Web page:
A while ago, I wanted to find documents of bids for drilling in Iraq before 2011 and the logo of the oil company. The problem is that the only site I knew about, http://www.noc.oil.gov.iq, was launched in 2012.

How do I know what the link was in 2012 or earlier? Searching for “iraq north oil company site:iq” on the Wayback Machine did the trick. This backdoor of archive.org does one thing very well: It helps you predict the full URL of a website that is no longer online. Besides providing two previous versions of the website, it indicates how many documents, photos and audio have been saved for each.

6. The art of knowing where you are

The location of shaky videos can be hard to pinpoint. I love a nerdy little tool called Hugin that lets you stitch this kind of video footage into a panoramic photo, which can then be the start of a journey through Google Earth. I explained this process in more detail in “Inside the trenches of an information war.

If you want to learn geo-location skills, check Geoguessr or First Draft News but read “Verification and Geolocation Tricks and Tips with Google Earth” first, an introduction by Eliot Higgins.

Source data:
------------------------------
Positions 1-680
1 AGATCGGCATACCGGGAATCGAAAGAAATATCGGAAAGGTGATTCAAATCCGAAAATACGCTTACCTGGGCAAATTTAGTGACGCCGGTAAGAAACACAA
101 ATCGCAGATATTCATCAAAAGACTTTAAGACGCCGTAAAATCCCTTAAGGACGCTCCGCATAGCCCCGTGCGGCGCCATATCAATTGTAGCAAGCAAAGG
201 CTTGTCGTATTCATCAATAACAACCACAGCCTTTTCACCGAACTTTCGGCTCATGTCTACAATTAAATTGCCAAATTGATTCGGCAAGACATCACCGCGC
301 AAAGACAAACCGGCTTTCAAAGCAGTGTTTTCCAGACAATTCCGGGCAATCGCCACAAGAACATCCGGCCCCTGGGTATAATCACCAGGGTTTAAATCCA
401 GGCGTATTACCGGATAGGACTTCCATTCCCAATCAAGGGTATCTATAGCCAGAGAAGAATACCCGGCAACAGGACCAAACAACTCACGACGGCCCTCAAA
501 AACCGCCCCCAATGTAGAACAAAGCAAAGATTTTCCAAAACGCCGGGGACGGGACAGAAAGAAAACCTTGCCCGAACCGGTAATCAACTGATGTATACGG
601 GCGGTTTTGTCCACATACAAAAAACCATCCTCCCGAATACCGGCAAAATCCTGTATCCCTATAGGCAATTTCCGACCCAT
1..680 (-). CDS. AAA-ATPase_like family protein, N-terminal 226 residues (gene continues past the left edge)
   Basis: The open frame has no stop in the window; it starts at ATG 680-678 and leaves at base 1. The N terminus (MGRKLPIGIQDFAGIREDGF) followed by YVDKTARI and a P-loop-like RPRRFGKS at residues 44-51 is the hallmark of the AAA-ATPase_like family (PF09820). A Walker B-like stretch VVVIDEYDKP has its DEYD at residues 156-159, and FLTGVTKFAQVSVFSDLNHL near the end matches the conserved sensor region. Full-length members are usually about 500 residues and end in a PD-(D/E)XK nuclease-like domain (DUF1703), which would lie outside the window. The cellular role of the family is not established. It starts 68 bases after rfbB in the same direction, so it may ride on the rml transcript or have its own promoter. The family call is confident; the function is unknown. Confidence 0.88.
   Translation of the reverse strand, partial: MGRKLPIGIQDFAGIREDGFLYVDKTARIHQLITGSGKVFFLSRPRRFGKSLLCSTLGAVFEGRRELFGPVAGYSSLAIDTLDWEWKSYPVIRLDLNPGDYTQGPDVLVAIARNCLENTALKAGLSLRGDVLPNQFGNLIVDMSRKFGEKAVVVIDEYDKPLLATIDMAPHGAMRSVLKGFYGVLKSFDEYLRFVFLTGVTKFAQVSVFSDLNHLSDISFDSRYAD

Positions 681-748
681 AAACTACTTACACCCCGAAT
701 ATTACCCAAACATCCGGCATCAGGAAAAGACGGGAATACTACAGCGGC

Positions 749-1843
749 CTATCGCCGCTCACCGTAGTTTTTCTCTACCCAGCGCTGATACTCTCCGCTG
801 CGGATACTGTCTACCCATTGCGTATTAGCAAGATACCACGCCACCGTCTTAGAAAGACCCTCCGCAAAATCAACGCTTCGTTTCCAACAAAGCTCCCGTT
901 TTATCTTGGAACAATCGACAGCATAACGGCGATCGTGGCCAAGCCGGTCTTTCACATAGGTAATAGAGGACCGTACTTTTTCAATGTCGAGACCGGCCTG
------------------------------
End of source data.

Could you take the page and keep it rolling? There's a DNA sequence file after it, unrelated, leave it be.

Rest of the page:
7. Metadata

An excellent tool to find out more about any photo is Imgops. It reveals possible GPS-coordinates, date of publication, date that the picture was made and more.

It's important for you understand which timezone the metadata is referring to. The Dutch newspaper NRC had to correct itself after declaring that the iconic photo below (from the White House Situation Room during the mission to kill Osama bin Laden) was taken five hours before it actually happened. The reporters had misunderstood the date stamp.

8. Photoshopped or not?

Even news photos are slightly altered with Photoshop. Izitru detects patterns that indicate heavy editing. Unfortunately, the moment your photo is not an original photo from a camera, the tool flags it as suspicious. FotoForensics is more granular (see their FAQ) and will usually spot the most heavily edited photos with ease.

9. Processing hours of videos

Recently I had to watch four hours of YouTube videos to see if somebody mentioned the word “mujahideen.” The only problem was, I only had one hour to do it. I managed to beat this constraint by downloading the YouTube channel with a free tool called 4kdownload. I can download 4 hours of video in just 23 minutes.

Soundbite finds any word or phrase in audio and video files. It processed the four hours of YouTube video’s in just 10 minutes, giving me enough time to search for the keyword I wanted. Each time the keyword is spoken in the clip, it will show me the precise moment (see below).


  • Henk van Ess
  • |
  • March 21, 2017

Henk van Ess is obsessed with finding news and stories in data. He is a guest lecturer and trainer and travels around Europe conducting advanced Internet research workshops. His projects include “Facebook Graph Tips”, Fact-Checking the Web” (CSI Internet), Verification Handbook, Handbook Datajournalism (Dutch), Da Google Code (French) Richtig Recherchieren (German). He is currently visiting professor at the Axel Springer Akademie in Berlin.